Changes are afoot in Columbia’s food and beverage world: Fulvio Valsecchi, owner and chef at classic Italian restaurant Ristorante Divino, has sold the business to longtime chef Henry Griffin, Mike Deevey and Bertrand Gilli. (If Griffin and Deevey’s names are familiar, it’s because they also own The Kingsman, a West Columbia old-school favorite.) Divino will undergo some renovations at the beginning of July, after which it’ll reopen with an updated menu, plus a new look for the restaurant and the staff. We recently tried a sous vide pork tenderloin with bacon jam atop a bed of chard that bodes quite well for the new menu.
Café Caturra has closed; in its place will be a restaurant called Tazza, a Virginia-based chain with an upscale-bistro aesthetic.
MoMo’s Bistro closed a few weeks ago. In its place, according to The State, will be an Eggs Up Grill, a local chain you may have become familiar with while at one of South Carolina’s beaches.
And Goatfeathers, after many years in business, has closed. Maybe. The Five Points bar’s last day of operation was Saturday, May 31, but owner Jeff Helsley also told Free Times it might reopen soon. Either way, Helsley is moving to Hawaii. Want to see a photo gallery of Goats’ last night in business? Visit free-times.com.
Charleston Mulls New Booze Laws
Speaking of changes afoot in the food and beverage world, strange things are happening down in Charleston, where City Council has taken an initial vote to stop new bars and restaurants from being able to sell alcohol after midnight — in certain areas of downtown, at least.
The Entertainment District Overlay Zone would only apply to future businesses, and requires two more votes to pass.
For a city with such a vibrant restaurant culture, it seems a strange move — but Council members say it’s needed. Mayor Joe Riley and the police chief wrote in a letter to Council, “We believe we are close to a tipping point in terms of the late-night and early-morning bar related activity and challenges in our city.” Neighborhoods near downtown have complained about noise around bar-closing time. Several technology firms planning to move to downtown Charleston are also among those “concerned about the downtown Charleston nightlife scene,” according to the Charleston Regional Business Journal. The firms have declined to identify themselves, but have approached city leaders about their worries.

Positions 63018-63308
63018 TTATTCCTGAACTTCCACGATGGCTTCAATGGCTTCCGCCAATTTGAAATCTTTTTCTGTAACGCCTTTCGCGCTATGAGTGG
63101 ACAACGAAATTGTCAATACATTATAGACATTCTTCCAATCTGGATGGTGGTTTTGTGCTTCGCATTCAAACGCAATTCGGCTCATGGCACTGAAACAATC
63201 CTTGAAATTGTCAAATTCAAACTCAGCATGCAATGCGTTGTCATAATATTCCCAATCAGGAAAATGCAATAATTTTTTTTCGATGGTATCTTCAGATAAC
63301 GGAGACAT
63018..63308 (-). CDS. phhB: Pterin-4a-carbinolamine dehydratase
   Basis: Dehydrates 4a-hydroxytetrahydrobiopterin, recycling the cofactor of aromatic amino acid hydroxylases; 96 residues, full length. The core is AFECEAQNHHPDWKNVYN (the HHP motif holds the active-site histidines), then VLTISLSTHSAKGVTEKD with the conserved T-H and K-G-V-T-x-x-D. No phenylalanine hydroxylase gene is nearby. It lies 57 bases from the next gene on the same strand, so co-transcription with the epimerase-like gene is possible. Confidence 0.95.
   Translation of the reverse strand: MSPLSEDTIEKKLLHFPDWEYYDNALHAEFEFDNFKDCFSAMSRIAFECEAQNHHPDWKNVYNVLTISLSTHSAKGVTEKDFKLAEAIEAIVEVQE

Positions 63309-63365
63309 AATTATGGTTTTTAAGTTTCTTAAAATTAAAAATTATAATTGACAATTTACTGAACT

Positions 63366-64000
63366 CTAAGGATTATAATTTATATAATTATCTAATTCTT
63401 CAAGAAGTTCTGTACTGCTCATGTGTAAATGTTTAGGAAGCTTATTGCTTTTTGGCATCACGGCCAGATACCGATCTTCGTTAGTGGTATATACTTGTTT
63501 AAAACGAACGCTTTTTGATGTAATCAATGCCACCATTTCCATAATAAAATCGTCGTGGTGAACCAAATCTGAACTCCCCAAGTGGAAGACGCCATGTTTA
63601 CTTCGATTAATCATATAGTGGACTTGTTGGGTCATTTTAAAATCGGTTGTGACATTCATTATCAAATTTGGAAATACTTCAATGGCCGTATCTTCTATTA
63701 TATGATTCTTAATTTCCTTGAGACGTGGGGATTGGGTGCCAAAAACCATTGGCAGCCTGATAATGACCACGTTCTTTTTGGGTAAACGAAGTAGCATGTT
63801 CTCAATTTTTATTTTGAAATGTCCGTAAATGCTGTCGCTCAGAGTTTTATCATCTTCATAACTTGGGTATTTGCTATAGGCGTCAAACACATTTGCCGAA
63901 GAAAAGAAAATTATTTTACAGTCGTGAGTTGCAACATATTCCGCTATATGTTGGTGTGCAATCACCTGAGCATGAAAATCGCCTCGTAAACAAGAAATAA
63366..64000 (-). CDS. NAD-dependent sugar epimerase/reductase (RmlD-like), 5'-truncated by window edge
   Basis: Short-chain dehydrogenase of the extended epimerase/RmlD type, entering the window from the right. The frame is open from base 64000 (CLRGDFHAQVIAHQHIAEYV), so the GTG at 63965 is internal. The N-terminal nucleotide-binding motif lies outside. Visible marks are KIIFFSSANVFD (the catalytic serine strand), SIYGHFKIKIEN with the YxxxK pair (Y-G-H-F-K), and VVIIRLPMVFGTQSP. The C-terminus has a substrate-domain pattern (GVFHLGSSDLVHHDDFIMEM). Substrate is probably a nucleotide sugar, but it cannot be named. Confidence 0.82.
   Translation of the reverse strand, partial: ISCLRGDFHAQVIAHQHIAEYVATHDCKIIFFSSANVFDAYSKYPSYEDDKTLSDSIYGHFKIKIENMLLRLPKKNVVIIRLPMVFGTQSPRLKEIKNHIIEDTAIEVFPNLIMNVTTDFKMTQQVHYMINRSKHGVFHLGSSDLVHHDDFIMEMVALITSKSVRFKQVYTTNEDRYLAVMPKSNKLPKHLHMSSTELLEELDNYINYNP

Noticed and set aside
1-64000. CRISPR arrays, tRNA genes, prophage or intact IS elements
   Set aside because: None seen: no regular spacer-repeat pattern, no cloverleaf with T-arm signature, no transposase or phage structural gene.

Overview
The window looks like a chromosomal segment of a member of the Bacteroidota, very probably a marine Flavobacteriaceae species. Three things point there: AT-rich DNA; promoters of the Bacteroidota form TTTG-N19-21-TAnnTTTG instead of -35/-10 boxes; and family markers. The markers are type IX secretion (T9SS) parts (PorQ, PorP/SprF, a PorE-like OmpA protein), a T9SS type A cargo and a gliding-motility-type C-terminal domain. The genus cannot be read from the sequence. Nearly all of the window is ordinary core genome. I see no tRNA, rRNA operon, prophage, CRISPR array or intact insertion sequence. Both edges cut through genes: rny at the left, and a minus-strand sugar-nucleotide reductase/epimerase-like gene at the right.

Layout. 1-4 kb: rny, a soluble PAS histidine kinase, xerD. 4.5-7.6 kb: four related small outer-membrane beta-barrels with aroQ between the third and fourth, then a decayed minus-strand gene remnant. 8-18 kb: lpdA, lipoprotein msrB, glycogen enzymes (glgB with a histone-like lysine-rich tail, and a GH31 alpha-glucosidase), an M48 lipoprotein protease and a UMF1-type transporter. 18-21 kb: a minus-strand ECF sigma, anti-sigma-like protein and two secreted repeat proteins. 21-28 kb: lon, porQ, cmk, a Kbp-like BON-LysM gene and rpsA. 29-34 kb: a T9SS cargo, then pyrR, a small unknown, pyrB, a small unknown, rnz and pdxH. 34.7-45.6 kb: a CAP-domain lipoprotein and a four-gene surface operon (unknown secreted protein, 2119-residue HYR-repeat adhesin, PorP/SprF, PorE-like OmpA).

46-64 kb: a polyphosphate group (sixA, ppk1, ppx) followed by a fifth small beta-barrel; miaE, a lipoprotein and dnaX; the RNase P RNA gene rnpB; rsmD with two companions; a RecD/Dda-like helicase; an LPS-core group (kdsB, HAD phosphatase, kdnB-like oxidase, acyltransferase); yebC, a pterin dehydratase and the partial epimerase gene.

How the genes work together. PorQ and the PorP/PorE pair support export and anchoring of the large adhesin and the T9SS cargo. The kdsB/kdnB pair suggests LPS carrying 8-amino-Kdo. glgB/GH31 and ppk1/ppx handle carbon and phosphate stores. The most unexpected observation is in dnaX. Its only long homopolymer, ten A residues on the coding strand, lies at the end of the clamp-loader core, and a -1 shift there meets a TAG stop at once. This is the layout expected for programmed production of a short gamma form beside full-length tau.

If it seems like this idea came out of nowhere, it kind of did: City officials have told media they didn’t want to discuss it with restaurant and bar folks first because they didn’t want a rush on new business licenses while the law was pending.
The only councilman to oppose the law, Dean Riegel, told the Post and Courier, “Philosophically, I have a problem with this. It’s like we’re turning into a living, working museum of history. We’re the No. 1 tourist city in the country, and we got that way for a reason. I think we can handle this.”
Charleston problems? Maybe. But it just goes to show you: Keep an eye on City Hall.
The Kraken Reaches Its Tentacles Into Sunday Brunch
The Kraken Gastropub will begin offering brunch, which kicks off this Sunday at 10:30 a.m. Brunch items include a fried softshell crab benedict, catfish and grits (featuring Congaree Milling Co. grits, which are actually milled on site at The Kraken), and tomato pie. The gastropub will also be getting some of Quest Brewing’s jalapeño and cucumber saison, which probably goes pretty well with brunch foods. The Kraken is at 2910 Rosewood Dr.
Drip Loves You
It’s hard to believe it’s been three years since Drip first opened its doors on Saluda Avenue — it’s become such a part of the life of the city. Well, those three years are up, and on Tuesday, June 10, the coffee shop will be giving away a cup of free coffee to each customer to celebrate its anniversary. Stop on by.